Home to the creators of Skype and the first country to use online voting, Estonia relishes its image as a technological pioneer. But the tiny East European country's most far-reaching economic achievement could come from how it has learned to squeeze oil from a rock.
About 200 feet (60 meters) below ground in northeastern Estonia, very close to the Russian border, miners drill holes in a gray-brown limestone wall as they prepare a series of blasts that will free up a soft brown sedimentary rock that contains oil. This oil shale is then scooped up and sent by conveyer to crushing mills above. From there, the shale will either be burned to create electric power or processed further to produce shale oil, a liquid fuel.
Estonia, a country of 1.3 million people, gets more than 90 percent of its electricity needs from oil shale—by far the world's most shale-dependent country.
With interest in non-conventional energy resources surging globally, Estonia wants to carve its own niche by perfecting the technology needed to produce cleaner electricity and high-grade fuel products from oil shale—know-how it wants to export to distant places such as Jordan and the U.S.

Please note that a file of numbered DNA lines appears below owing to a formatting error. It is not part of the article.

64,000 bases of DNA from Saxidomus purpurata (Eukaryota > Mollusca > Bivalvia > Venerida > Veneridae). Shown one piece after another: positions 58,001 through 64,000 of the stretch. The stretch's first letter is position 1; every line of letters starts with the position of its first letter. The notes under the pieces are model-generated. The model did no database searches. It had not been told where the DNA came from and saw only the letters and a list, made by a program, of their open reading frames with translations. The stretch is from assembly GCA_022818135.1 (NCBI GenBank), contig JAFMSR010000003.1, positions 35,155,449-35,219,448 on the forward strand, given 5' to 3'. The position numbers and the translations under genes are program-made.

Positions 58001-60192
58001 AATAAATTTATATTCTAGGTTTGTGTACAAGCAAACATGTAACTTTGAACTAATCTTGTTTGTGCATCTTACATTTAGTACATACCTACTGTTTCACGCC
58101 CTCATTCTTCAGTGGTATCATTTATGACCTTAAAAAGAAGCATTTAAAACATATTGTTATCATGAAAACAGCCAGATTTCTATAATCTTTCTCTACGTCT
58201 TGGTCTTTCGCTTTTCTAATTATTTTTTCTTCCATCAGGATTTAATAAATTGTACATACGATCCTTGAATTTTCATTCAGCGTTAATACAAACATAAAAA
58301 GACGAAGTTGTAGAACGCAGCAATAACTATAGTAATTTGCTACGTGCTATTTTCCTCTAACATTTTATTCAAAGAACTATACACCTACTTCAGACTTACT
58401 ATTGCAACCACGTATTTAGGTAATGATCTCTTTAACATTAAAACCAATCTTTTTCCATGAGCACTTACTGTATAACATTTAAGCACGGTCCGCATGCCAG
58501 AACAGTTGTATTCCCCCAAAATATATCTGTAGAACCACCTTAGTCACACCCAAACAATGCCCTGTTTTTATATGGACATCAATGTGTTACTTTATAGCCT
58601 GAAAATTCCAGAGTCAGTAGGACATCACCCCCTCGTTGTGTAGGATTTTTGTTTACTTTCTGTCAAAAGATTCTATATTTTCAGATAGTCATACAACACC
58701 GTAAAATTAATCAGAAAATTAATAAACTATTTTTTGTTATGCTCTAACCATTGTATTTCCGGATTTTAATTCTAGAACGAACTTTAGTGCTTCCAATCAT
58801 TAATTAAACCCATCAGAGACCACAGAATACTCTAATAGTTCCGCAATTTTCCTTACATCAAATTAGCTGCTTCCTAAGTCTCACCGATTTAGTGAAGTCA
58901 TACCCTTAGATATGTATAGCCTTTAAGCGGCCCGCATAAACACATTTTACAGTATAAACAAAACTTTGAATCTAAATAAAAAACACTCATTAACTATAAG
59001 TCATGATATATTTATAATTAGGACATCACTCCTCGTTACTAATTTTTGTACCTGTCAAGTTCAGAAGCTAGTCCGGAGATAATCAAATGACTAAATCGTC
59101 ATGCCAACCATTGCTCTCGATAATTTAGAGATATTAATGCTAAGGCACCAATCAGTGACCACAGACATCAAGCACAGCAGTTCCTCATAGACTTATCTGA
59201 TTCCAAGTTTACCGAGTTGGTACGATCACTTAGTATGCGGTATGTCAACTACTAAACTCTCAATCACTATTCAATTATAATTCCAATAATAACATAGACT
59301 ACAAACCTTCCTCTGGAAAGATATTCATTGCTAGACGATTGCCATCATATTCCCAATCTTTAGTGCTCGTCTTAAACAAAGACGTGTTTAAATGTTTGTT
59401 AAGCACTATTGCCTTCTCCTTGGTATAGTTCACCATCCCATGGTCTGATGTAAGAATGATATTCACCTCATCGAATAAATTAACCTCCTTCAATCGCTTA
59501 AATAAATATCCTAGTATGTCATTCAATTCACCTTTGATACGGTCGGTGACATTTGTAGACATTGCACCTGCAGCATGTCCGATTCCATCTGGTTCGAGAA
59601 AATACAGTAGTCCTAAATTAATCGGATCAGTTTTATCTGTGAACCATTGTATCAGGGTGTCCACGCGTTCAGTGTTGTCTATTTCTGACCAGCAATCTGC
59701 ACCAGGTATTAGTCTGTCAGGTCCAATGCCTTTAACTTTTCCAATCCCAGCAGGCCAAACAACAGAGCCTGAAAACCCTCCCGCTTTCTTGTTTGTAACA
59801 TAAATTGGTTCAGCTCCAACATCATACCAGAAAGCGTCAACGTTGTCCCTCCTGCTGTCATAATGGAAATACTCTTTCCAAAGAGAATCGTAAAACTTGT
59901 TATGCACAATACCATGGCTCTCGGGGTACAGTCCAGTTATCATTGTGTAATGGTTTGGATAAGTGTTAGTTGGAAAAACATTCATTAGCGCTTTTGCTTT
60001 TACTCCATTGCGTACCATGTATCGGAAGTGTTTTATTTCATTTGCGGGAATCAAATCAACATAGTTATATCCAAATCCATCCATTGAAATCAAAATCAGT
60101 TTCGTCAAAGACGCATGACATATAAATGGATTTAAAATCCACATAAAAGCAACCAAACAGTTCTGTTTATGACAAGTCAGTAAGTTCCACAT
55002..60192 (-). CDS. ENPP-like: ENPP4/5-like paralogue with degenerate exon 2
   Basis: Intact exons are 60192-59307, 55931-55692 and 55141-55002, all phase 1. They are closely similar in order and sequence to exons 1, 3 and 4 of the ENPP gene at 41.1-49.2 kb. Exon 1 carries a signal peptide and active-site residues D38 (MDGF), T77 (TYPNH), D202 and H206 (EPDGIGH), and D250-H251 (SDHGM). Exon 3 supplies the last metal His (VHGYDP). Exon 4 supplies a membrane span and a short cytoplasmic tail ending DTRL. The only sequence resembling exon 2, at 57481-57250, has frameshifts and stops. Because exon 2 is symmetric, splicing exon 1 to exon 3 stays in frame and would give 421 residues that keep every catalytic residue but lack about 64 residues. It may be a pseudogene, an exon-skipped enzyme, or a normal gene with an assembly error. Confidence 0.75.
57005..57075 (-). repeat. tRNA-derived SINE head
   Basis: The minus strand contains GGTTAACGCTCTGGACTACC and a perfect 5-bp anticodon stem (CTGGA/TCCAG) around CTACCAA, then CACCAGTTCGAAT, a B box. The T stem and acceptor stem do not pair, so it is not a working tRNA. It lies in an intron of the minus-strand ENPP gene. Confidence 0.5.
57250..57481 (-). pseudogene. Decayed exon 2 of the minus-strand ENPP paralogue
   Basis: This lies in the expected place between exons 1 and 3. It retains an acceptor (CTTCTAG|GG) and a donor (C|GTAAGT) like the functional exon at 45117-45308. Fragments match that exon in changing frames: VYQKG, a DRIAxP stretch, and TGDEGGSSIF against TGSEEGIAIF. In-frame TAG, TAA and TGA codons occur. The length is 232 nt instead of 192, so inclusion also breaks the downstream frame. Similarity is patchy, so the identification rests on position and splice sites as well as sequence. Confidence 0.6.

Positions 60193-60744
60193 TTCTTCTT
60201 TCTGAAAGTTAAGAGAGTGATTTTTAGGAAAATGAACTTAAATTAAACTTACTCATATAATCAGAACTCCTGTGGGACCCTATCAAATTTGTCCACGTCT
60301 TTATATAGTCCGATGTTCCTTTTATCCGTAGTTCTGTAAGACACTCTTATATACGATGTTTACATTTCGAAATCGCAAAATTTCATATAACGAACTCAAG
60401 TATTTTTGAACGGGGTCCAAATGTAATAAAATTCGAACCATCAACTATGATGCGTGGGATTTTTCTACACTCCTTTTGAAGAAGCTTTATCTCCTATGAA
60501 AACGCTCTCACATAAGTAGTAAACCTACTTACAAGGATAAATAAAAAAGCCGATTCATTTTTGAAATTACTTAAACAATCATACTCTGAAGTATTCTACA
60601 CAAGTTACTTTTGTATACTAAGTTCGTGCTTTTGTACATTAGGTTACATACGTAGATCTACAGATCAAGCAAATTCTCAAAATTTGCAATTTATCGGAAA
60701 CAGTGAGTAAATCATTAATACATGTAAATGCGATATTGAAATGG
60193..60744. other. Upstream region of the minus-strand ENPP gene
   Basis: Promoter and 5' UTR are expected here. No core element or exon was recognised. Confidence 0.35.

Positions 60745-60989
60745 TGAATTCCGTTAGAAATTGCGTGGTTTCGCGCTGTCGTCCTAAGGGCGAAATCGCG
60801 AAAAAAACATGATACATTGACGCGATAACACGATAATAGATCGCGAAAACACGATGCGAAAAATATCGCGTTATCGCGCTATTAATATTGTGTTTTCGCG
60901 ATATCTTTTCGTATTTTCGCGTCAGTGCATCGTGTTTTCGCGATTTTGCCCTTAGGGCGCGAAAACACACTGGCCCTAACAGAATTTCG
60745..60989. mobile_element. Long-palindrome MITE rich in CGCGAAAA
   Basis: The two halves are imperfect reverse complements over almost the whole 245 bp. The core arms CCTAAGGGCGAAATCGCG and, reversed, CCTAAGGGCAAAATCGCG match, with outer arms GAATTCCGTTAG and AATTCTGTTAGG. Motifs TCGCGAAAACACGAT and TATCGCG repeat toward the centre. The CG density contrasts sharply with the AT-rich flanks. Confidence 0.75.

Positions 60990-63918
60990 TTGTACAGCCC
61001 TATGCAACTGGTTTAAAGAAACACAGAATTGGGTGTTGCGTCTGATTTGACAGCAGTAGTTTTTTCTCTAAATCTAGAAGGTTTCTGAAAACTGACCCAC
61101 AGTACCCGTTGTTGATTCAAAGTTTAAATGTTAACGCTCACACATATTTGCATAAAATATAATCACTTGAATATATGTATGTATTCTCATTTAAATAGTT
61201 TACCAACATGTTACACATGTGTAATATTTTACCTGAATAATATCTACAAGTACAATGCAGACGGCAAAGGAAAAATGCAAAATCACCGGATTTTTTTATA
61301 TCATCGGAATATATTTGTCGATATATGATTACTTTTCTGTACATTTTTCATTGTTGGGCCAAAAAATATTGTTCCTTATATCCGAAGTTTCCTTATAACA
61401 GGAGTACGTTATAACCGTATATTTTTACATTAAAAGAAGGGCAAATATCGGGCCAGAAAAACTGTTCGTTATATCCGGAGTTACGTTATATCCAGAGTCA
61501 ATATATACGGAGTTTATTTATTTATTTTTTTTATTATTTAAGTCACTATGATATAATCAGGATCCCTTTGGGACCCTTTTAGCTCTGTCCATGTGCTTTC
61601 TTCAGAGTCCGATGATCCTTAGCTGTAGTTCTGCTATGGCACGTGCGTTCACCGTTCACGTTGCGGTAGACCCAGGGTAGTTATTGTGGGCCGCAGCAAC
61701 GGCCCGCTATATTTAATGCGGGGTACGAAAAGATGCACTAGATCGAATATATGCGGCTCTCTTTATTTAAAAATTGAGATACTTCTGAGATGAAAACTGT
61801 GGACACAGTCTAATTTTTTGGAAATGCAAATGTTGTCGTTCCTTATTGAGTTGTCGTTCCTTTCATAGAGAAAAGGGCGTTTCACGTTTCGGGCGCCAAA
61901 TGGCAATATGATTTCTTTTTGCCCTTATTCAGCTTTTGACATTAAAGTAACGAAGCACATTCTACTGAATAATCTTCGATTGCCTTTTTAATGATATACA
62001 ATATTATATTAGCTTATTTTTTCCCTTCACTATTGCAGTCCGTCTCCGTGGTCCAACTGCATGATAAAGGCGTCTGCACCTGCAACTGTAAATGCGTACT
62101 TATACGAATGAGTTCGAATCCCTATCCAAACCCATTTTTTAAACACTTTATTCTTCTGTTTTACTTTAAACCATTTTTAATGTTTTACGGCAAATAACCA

But environmentalists in Estonia are concerned that large-scale shale mining could cause pollution and contaminate underground water supplies.
Estonia's oil shale resources are very different from the shale deposits that are now yielding enormous amounts of oil and gas throughout the U.S.
Oil shale is rock that contains organic matter known as kerogen that, when heated, can produce a liquid oil very similar to crude oil. The shale formations now being tapped in the U.S. are something else altogether. They contain natural gas, crude oil other liquid hydrocarbons that drillers can just bring to the surface and sell without much processing.
Estonia's shale industry directly employs about 6,500 people, or 1.1 percent of the country's workforce, and accounts for up to 3 percent of the nation's economy, according to the Ministry of Economic Affairs.
"We have almost a 100 years' experience working with oil shale in Estonia. If you know something, and if there's a market, you try to sell it," said Tarmu Aas, a board member at Eesti Energia, a state-owned utility that accounts for nearly all the country's shale and electricity production.
By 2016, the country also hopes to begin mass-producing high-quality automotive diesel, a technology that would significantly boost the commodity's value.
"Estonia has put itself on the map of the world with oil shale. In this particular technology we're good, we're the masters," said Konstantin Dotsenko, an Estonian energy trader.
The question, he explained, is whether world oil prices will remain high enough to keep oil shale viable.
Aas said that for decades there's been virtually no market for shale oil—the price for which is not quoted separately but as a rule is slightly cheaper than heavy fuel used to heat homes and power industrial boilers—since crude oil has been so cheap.